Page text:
Mexican girl creates solar powered heater

She's the winner of the Women's Scientific Prize of the Institute of Nuclear Sciences, UNAM

Mexican girl creates solar powered heater for impoverished families
Xóchitl Guadalupe Cruz developed a water heater for low-income communities – Photo: Ivan Stephens/EL UNIVERSAL
English 30/09/2018 11:52 Mexico City Notimex Actualizada 13:29

Xóchitl Guadalupe Cruz developed a water heater for low-income communities. She's the winner of the Women's Scientific Prize of the Institute of Nuclear Sciences, UNAM, together with teachers and students of the Universidad del Valle de Mexico Tuxtla Campus and of the University of Sciences and Arts of Chiapas (Unicach).
 

The heater has a 65 liters capacity, it uses solar energy and it heats the water up to 70 Celsius degrees, according to a statement from the Universidad del Valle de Mexico (UVM).

Dr. Nein Farrera, from the Universidad del Valle de Mexico Tuxtla Campus, and the group of students and teachers from both institutions helped the girl to finalize the project.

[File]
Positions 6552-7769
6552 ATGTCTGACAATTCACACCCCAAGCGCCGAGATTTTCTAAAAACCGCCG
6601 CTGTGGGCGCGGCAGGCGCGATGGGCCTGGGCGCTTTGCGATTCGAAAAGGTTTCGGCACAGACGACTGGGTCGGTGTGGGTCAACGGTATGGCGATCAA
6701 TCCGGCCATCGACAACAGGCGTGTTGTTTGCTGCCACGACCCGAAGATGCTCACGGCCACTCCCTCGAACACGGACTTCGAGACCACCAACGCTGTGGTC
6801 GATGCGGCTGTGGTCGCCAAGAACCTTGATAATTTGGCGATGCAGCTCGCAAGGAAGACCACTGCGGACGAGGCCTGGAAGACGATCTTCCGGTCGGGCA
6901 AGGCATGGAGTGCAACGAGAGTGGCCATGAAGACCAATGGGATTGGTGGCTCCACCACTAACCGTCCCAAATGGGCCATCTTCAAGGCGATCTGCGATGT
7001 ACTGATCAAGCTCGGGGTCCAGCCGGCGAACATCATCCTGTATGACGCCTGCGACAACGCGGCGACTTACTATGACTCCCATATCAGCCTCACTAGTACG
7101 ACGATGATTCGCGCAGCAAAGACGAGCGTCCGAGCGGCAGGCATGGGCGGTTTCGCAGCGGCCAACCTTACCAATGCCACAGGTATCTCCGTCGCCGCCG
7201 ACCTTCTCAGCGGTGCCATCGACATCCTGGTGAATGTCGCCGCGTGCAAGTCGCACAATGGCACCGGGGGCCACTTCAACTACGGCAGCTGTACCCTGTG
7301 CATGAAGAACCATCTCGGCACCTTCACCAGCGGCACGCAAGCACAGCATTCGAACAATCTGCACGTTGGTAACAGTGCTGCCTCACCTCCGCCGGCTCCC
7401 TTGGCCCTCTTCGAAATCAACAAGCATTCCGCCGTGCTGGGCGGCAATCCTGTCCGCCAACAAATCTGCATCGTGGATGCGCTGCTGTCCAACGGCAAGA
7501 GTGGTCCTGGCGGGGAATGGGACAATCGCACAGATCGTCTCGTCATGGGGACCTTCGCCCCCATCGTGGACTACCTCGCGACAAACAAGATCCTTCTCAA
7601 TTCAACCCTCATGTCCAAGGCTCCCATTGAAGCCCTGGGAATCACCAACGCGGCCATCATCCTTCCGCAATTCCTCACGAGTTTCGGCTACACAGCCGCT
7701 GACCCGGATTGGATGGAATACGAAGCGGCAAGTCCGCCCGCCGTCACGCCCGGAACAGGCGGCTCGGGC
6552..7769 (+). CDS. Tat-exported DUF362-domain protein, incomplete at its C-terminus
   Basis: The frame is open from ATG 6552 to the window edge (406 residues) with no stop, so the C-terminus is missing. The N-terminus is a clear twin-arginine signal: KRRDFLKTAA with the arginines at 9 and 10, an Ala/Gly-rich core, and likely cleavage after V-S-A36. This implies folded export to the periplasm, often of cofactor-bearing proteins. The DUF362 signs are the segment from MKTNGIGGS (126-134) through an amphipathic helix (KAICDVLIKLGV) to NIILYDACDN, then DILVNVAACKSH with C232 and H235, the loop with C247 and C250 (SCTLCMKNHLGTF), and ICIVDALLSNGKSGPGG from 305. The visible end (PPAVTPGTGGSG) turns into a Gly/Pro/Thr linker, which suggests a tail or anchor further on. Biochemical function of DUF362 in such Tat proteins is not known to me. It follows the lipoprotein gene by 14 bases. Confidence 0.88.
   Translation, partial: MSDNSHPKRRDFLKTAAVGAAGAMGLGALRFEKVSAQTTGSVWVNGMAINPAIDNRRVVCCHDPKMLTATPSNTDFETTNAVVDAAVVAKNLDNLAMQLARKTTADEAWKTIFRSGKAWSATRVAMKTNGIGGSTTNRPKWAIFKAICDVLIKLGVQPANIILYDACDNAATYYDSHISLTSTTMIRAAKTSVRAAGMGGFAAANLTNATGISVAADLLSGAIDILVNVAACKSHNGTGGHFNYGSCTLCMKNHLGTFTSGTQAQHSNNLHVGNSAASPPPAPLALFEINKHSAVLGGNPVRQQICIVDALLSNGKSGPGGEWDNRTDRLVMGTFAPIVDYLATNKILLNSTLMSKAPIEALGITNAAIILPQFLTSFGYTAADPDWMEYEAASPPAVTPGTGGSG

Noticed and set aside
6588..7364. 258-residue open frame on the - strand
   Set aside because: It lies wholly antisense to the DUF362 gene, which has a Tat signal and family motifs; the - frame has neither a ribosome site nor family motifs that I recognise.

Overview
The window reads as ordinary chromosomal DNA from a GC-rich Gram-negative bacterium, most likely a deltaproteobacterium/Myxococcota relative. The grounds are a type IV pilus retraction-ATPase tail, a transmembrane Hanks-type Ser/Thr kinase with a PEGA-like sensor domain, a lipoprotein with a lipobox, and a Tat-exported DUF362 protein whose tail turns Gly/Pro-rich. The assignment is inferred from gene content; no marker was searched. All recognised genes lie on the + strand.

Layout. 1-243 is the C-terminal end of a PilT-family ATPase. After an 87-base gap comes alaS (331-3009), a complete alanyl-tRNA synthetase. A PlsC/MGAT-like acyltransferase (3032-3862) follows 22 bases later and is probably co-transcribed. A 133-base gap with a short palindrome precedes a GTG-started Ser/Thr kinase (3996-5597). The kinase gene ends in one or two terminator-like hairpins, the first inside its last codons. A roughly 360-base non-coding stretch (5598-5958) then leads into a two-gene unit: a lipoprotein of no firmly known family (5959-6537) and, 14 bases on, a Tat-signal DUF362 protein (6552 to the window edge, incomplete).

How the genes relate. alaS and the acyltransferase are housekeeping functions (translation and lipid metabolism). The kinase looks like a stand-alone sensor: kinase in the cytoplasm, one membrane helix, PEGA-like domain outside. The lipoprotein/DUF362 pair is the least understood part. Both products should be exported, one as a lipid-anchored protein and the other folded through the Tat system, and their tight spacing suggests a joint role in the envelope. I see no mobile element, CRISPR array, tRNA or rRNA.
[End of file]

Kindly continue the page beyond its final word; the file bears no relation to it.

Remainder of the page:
The researcher reported that over 70% of the population in Chiapas lives in poverty and over 30% lives in extreme poverty, and most of them live in regions such as the highlands of Chiapas, where temperatures are very low.

Therefore, Xóchitl Guadalupe Cruz developed the "Baño calientito" project, a water heater that uses recycled materials, with a 10 liters capacity.

For the construction process, Xóchitl requested the support of Dr. Neín Farrera, who formed a team with students from Energy and Sustainable Development of the UVM Tuxtla Campus, and students from the Unicach.

The heater costs MXN $700, but it's lower if it is considered that users can obtain several of the materials, either with waste, recycled materials, or materials from their work environment.

"The concept is self-construction, so detailed plans are being made so that people can easily make the heaters," said Farrera.

"Normally, to heat the water, firewood, gas or oil is used in the communities, which, in addition to the economic cost, emits toxic gases harmful to people and the environment, such as carbon dioxide, which has health consequences and contributes to the global warming, "said the professor.

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